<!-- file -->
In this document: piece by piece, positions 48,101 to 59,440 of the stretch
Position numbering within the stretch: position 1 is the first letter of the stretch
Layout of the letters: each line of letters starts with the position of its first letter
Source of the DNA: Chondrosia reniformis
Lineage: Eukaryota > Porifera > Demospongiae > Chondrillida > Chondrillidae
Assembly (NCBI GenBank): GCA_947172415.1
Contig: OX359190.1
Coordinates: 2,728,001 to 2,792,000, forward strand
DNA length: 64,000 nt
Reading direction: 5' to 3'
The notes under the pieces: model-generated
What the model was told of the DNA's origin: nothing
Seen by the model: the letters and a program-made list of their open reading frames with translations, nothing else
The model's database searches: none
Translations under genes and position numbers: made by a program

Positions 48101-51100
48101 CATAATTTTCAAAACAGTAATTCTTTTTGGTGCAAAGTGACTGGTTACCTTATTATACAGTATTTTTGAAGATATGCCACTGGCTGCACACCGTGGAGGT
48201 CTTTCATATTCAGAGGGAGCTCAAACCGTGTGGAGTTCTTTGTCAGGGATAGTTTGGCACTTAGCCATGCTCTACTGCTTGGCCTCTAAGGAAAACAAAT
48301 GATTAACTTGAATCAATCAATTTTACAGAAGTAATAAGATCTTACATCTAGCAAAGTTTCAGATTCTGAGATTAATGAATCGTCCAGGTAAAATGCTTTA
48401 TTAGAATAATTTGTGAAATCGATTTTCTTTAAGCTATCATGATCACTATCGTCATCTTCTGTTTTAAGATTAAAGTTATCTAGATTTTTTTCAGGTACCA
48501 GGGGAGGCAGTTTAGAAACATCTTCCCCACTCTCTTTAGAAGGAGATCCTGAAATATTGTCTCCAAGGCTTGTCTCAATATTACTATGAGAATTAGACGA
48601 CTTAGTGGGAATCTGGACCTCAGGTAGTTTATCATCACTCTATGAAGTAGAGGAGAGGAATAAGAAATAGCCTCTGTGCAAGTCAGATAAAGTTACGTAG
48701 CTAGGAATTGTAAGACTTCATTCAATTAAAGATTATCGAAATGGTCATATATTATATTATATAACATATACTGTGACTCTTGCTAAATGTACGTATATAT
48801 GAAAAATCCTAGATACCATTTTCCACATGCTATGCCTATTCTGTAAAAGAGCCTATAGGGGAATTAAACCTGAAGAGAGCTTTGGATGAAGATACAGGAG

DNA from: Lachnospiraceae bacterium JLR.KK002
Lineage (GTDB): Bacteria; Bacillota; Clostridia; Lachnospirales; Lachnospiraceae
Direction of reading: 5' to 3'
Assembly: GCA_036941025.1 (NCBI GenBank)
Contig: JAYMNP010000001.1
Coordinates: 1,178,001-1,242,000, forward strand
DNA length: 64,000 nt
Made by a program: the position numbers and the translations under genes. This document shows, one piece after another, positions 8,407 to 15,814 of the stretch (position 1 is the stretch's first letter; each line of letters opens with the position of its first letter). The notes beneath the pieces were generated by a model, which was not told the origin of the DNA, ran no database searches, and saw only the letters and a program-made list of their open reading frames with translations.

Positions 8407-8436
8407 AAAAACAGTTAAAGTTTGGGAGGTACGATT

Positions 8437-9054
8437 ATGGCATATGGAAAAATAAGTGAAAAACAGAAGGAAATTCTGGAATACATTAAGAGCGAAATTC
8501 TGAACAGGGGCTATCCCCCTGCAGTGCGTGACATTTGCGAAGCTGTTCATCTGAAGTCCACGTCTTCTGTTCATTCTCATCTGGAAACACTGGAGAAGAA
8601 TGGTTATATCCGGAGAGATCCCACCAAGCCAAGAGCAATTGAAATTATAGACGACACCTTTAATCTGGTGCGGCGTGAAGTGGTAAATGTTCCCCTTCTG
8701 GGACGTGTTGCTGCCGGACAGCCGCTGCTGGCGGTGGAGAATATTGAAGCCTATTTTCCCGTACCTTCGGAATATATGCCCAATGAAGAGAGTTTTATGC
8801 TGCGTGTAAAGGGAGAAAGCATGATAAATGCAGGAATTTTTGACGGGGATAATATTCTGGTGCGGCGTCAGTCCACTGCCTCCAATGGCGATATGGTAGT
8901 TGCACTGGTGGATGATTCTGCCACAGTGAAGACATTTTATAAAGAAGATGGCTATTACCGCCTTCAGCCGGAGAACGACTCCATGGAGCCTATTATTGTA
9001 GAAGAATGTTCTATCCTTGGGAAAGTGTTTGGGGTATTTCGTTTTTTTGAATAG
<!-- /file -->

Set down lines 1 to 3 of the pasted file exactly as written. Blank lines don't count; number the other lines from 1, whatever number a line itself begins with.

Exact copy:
In this document: piece by piece, positions 48,101 to 59,440 of the stretch
Position numbering within the stretch: position 1 is the first letter of the stretch
Layout of the letters: each line of letters starts with the position of its first letter